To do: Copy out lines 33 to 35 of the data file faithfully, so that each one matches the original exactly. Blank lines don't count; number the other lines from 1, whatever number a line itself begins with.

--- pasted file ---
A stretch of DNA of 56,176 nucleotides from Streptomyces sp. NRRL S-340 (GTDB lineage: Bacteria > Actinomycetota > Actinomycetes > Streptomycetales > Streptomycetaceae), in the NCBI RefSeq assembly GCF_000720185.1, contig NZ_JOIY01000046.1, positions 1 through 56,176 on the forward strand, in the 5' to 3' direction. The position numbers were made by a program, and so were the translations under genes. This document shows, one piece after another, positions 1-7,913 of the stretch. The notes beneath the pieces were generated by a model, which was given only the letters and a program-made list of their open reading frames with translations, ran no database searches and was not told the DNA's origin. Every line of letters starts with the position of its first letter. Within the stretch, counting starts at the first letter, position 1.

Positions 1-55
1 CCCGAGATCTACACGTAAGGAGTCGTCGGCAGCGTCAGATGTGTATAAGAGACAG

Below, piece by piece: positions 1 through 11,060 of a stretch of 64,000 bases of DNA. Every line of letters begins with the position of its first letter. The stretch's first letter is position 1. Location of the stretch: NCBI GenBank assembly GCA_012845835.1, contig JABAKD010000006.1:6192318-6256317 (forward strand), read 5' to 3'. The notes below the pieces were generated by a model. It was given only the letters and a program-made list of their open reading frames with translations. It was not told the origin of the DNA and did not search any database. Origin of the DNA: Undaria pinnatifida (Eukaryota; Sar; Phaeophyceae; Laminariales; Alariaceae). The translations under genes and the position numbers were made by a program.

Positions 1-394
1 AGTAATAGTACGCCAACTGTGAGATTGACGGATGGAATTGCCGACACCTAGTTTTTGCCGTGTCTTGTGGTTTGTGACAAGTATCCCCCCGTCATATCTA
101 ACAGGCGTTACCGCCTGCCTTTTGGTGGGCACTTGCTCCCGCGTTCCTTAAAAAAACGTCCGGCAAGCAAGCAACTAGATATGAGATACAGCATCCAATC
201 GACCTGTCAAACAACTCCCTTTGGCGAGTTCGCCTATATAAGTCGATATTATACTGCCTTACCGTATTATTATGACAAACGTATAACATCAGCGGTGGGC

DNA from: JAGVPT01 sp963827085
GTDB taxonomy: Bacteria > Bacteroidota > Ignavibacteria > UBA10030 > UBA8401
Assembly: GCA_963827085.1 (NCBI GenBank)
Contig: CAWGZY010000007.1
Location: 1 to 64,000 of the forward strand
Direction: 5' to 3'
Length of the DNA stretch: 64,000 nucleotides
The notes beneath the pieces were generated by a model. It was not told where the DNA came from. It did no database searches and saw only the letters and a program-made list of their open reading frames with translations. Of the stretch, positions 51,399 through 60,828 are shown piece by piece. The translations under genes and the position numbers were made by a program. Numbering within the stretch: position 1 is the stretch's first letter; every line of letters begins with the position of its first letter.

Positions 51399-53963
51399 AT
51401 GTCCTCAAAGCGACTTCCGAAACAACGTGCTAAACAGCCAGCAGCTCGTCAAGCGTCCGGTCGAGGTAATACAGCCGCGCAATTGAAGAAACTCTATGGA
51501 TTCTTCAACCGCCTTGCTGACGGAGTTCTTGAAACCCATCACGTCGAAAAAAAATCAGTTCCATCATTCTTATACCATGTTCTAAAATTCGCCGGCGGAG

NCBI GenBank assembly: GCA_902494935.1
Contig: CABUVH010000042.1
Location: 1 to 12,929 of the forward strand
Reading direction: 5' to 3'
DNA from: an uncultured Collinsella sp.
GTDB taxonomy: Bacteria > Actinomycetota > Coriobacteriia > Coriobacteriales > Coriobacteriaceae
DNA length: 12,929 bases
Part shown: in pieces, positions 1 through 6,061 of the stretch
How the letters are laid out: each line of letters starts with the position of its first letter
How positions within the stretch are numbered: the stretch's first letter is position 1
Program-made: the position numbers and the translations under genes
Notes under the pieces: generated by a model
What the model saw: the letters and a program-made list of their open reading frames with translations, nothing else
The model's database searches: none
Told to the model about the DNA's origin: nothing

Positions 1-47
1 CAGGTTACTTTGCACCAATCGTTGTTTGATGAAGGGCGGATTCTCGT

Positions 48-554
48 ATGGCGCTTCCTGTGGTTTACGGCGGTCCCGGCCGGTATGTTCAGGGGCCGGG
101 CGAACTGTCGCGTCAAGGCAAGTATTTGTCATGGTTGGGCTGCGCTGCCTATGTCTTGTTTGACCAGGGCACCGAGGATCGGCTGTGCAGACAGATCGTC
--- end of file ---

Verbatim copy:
What the model saw: the letters and a program-made list of their open reading frames with translations, nothing else
The model's database searches: none
Told to the model about the DNA's origin: nothing